Uber v Google: Self-drive tech clash heads to court

A trial pitting two of the biggest players in self-drive technology against each other has begun in San Francisco.

Ride-sharing firm Uber is being sued by Waymo, the self-driving company spun out of Google.

Uber is accused of stealing and using trade secrets relating to Lidar (light detection and ranging) – one of the technologies that enables an autonomous car to understand what is happening around it.

Waymo is making its case first, and then it will be up to Uber to defend itself.

Emails already shown in court detailed Uber’s ex-chief executive Travis Kalanick demanding “pounds of flesh” from Waymo, while others are said to involve him saying he wanted to “find the cheat codes”.

Waymo’s legal team has compared Mr Kalanick to Rosie Ruiz, a runner who cheated in the 1980 New York Marathon by taking the subway.

Uber will likely begin its defence next week. It is expected the company will not dispute document theft, but instead attempt to convince the jury it did not use the information in its self-drive experiments.

While bitter and expensive legal disputes between tech companies are common, it’s rare for these tussles to be played out in public.

The case is expected to last about three weeks.

At stake is a potential damages payout of hundreds of millions of dollars. Or, perhaps worse, an injunction to halt, or at least hinder, Uber’s self-driving research. This would be a big blow to the company, which once said leading the way in self-driving tech was critical to its survival.

What is the accusation?

The row centres around a man named Anthony Levandowski, a former Google employee considered a leading mind in autonomous research.

He worked on Google’s self-driving programme before leaving in January 2016. It is alleged that when he left, he took with him more than 14,000 confidential documents, which were blueprints and other technical information about Lidar.

He then founded Otto, an autonomous trucking company, which after less than a year was acquired by Uber for $680m (£481m). It formed the basis of Uber’s self-driving division, and Mr Levandowski was at the helm.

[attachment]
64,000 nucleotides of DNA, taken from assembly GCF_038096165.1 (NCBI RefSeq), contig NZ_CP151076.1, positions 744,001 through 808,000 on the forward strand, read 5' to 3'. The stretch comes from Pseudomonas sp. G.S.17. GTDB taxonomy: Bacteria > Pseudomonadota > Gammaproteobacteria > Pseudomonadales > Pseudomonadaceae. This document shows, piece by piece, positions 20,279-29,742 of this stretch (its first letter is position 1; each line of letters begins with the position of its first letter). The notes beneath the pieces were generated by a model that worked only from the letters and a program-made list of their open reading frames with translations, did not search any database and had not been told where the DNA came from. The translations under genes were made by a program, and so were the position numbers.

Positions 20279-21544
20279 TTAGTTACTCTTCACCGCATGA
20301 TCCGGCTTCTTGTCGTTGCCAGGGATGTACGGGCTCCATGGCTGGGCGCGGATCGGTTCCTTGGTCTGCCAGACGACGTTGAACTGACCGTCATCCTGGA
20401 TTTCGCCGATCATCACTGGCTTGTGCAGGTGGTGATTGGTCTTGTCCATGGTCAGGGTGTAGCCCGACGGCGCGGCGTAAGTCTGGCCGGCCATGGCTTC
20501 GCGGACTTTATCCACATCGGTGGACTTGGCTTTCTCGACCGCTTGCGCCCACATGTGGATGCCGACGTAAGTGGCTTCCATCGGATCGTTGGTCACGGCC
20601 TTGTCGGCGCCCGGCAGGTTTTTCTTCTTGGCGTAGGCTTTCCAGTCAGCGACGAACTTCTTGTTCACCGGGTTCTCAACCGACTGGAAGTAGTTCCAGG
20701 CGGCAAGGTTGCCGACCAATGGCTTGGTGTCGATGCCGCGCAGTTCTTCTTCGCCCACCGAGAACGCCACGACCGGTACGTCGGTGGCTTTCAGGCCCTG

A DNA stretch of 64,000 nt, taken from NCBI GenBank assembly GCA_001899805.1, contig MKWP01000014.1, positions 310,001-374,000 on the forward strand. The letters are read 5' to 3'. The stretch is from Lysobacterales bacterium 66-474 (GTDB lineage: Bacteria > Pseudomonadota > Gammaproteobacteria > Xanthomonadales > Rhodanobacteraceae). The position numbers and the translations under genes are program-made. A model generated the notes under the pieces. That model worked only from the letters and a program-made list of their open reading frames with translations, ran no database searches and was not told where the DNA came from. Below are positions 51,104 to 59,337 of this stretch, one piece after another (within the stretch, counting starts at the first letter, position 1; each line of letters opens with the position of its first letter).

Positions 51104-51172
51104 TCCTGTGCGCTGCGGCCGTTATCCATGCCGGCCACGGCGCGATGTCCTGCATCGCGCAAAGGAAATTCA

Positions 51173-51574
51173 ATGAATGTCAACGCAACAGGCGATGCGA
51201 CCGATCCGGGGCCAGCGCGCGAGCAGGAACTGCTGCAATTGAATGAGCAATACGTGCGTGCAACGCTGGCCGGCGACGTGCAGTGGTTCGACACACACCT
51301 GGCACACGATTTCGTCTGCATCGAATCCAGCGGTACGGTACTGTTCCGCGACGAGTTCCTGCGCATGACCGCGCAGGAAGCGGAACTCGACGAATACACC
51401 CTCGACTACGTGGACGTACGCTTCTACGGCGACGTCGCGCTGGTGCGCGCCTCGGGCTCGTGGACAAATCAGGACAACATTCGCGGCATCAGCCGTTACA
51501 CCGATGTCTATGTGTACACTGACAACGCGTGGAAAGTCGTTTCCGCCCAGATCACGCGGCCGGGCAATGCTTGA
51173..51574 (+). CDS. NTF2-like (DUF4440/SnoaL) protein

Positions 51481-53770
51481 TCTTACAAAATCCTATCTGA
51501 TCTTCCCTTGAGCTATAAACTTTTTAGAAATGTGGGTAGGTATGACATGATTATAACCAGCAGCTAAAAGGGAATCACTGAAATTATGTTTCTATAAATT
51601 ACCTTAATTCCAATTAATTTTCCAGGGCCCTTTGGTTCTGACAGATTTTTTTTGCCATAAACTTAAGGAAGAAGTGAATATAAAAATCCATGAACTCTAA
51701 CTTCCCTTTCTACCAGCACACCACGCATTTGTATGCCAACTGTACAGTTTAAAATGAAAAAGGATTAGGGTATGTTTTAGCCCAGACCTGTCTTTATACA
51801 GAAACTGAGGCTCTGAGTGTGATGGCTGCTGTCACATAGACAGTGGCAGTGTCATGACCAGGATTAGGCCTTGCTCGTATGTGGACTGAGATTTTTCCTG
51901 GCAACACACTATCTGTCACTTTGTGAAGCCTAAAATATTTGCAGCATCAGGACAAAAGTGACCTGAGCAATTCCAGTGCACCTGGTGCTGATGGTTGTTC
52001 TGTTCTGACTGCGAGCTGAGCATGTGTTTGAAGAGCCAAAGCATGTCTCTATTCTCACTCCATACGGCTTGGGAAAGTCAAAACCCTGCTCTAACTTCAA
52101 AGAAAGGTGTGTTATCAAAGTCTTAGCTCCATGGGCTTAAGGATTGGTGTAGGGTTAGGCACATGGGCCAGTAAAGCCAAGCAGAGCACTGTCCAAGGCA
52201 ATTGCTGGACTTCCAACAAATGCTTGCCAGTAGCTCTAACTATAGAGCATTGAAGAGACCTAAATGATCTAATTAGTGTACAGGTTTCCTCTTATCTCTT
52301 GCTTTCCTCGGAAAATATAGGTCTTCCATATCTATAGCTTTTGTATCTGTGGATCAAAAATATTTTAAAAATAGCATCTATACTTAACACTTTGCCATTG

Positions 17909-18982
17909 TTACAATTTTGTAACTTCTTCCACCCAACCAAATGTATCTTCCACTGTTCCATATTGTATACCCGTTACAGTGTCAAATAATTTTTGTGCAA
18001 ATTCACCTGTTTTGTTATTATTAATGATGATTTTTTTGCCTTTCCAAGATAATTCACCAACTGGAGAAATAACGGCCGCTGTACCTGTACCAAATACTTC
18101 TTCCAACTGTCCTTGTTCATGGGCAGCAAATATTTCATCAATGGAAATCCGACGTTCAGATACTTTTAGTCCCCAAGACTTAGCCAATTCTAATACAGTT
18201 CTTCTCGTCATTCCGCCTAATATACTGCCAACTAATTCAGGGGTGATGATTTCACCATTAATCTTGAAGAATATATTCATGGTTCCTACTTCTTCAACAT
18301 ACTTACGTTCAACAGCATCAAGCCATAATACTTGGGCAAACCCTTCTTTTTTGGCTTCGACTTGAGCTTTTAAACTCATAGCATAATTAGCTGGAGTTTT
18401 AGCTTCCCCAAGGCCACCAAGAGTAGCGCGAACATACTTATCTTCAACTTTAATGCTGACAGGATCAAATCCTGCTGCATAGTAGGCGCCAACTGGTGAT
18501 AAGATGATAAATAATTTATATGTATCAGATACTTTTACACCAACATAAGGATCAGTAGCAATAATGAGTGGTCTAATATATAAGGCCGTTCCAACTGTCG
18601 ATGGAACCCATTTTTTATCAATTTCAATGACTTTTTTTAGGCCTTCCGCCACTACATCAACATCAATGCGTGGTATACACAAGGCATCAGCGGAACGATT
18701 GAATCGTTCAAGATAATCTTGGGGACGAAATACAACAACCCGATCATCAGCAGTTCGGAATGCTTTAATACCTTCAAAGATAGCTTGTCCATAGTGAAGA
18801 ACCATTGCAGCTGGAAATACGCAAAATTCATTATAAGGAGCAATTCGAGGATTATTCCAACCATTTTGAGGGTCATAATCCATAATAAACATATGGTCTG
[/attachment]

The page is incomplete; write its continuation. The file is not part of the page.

Waymo alleges this whole process was an elaborate charade, and that Uber, specifically then-chief executive Travis Kalanick, was in talks with Mr Levandowski before he left Google.

Otto was merely a front for Uber’s plan to pinch their technology, Waymo claims.

Uber denies this version of events, though not entirely. It’s not disputing the documents were taken, but insists it didn’t gain anything whatsoever from them.

The crucial point Waymo will need to prove is that not only did Uber have the documents, but that it used them to gain an advantage of some kind.

What are the trade secrets?

In the original filing, Waymo cited 121 secrets and patents Uber was said to have stolen. That number has since been reduced to eight.

The significance of this reduction depends on which company’s spin you want to follow. In background briefings, Uber said the fact so many of the claims were dropped from the case proved they were flimsy.

Waymo said it was forced to select a handful of the most significant claims in order to have a trial that didn’t last months, or even years.

Judge William Alsup’s comments, it has to be said, seem more closely aligned with Uber’s interpretation.

He described at least one of the dismissed “secrets” as “Optics 101” – meaning, the very basics of the technology, not the kind of insight that would justify calling it a secret.